by Michael Fox
After a successful (from the employee's perspective) trial, the employer agreed to a $1.2 million settlement. In order to minimize tax liability, the employee requested and the employer paid $799,000 to the employee and $401,000 to his attorney. The employee declared only the $799,000 as income.
The IRS declared a deficiency for the failure to report the $401,000. The Commission ultimately determined that the $401,000 could be counted as a miscellaneous business expense under § 115 of the Tax Code. Unfortunately, the employee was trapped by the now famous Alternative Minimum Tax (AMT) which does not permit the use of any miscellaneous deductions. An attempt to make it an above the line deduction under Â§ 62 relating to certain employee reimbursement programs failed as well. Biehl v. CIR (9th Cir. 12/12/03) [pdf]. Mr. Biehl went from a triumph to a tax crises. Although perhaps sympathetic, the 9th Circuit offered little solace pointing out that: "If this result strikes some as bad policy, or unfair, the remedy is with Congress, not the courts."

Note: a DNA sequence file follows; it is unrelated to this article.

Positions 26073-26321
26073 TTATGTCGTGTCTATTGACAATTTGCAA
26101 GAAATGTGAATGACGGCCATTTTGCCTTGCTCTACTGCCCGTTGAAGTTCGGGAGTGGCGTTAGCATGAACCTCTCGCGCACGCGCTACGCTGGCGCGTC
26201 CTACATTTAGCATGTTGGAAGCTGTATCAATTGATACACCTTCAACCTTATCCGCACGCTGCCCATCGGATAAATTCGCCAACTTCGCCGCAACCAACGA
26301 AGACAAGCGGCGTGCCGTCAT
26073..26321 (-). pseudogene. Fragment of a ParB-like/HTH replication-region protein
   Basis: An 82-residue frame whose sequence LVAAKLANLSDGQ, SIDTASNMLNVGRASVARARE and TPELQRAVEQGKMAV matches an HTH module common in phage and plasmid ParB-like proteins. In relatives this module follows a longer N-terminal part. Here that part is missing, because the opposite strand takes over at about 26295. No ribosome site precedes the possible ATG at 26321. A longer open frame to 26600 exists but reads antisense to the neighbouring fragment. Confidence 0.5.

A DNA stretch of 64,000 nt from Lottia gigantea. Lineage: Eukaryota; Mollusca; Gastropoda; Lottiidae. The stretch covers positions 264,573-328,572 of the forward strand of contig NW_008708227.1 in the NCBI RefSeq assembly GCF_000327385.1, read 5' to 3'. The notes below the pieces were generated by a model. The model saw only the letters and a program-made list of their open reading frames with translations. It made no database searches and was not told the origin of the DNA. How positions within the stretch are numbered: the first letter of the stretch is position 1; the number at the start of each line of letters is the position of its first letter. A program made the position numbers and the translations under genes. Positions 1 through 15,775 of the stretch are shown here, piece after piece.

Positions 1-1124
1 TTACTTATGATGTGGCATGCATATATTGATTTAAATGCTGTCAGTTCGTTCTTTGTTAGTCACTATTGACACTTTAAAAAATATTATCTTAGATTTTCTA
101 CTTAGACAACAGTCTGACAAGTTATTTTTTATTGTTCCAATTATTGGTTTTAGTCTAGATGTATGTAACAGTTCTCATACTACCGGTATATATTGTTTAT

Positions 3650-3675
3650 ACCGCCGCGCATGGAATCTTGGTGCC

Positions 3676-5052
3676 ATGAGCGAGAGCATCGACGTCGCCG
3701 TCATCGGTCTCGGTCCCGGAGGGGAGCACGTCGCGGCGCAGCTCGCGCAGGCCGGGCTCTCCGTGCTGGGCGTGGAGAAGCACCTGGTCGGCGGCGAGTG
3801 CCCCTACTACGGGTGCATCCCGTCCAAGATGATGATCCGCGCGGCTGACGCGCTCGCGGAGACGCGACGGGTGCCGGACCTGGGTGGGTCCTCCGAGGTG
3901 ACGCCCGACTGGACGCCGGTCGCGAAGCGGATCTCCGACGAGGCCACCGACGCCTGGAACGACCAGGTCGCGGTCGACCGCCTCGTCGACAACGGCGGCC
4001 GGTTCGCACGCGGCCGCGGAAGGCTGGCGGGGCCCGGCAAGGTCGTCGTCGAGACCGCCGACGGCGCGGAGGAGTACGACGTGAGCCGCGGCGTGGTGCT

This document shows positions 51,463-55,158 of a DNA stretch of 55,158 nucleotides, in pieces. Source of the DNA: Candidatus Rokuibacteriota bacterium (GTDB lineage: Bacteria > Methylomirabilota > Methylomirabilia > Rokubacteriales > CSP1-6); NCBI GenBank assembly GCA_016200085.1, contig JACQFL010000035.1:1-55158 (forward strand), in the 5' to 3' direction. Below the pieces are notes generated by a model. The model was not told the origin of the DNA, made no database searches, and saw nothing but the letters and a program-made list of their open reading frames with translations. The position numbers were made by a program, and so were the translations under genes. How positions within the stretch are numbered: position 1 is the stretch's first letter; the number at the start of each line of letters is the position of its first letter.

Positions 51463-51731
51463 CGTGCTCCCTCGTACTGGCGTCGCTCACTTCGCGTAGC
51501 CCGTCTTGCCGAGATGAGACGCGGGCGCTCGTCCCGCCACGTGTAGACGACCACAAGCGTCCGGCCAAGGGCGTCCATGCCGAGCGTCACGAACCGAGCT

Biehl emphasizes a problem that is significant enough that both sides of the organized employment bar have approached Congress with a proposed solution that would minimize the tax consequences of settlements. The most recent iteration is the Civil Rights Tax Relief Act of 2003. One of the problems is in the title itself, tax relief, e.g. a revenue drain. Leaving it in the category of an idea that has not yet borne legislative fruit.